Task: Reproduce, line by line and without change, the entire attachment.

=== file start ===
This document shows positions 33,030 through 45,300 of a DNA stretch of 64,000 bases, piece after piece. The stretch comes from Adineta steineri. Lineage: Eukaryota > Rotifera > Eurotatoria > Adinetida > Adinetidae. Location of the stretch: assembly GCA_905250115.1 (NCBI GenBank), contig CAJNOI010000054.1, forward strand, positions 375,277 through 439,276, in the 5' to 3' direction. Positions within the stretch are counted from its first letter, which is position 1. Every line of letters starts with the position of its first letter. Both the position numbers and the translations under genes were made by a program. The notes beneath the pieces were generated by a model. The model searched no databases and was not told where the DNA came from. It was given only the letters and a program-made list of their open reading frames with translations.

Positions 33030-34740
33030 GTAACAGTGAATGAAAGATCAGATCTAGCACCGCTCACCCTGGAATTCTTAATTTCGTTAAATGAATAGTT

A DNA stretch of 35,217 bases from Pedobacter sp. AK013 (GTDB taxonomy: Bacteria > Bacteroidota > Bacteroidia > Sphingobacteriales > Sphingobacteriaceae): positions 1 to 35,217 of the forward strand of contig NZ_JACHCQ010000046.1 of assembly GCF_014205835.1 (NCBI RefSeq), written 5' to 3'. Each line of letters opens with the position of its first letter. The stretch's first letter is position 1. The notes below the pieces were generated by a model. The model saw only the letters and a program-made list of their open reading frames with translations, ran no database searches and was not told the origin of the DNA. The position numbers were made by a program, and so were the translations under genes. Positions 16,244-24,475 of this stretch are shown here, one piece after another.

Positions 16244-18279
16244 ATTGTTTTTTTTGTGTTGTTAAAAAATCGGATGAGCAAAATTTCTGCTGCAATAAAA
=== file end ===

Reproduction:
This document shows positions 33,030 through 45,300 of a DNA stretch of 64,000 bases, piece after piece. The stretch comes from Adineta steineri. Lineage: Eukaryota > Rotifera > Eurotatoria > Adinetida > Adinetidae. Location of the stretch: assembly GCA_905250115.1 (NCBI GenBank), contig CAJNOI010000054.1, forward strand, positions 375,277 through 439,276, in the 5' to 3' direction. Positions within the stretch are counted from its first letter, which is position 1. Every line of letters starts with the position of its first letter. Both the position numbers and the translations under genes were made by a program. The notes beneath the pieces were generated by a model. The model searched no databases and was not told where the DNA came from. It was given only the letters and a program-made list of their open reading frames with translations.

Positions 33030-34740
33030 GTAACAGTGAATGAAAGATCAGATCTAGCACCGCTCACCCTGGAATTCTTAATTTCGTTAAATGAATAGTT

A DNA stretch of 35,217 bases from Pedobacter sp. AK013 (GTDB taxonomy: Bacteria > Bacteroidota > Bacteroidia > Sphingobacteriales > Sphingobacteriaceae): positions 1 to 35,217 of the forward strand of contig NZ_JACHCQ010000046.1 of assembly GCF_014205835.1 (NCBI RefSeq), written 5' to 3'. Each line of letters opens with the position of its first letter. The stretch's first letter is position 1. The notes below the pieces were generated by a model. The model saw only the letters and a program-made list of their open reading frames with translations, ran no database searches and was not told the origin of the DNA. The position numbers were made by a program, and so were the translations under genes. Positions 16,244-24,475 of this stretch are shown here, one piece after another.

Positions 16244-18279
16244 ATTGTTTTTTTTGTGTTGTTAAAAAATCGGATGAGCAAAATTTCTGCTGCAATAAAA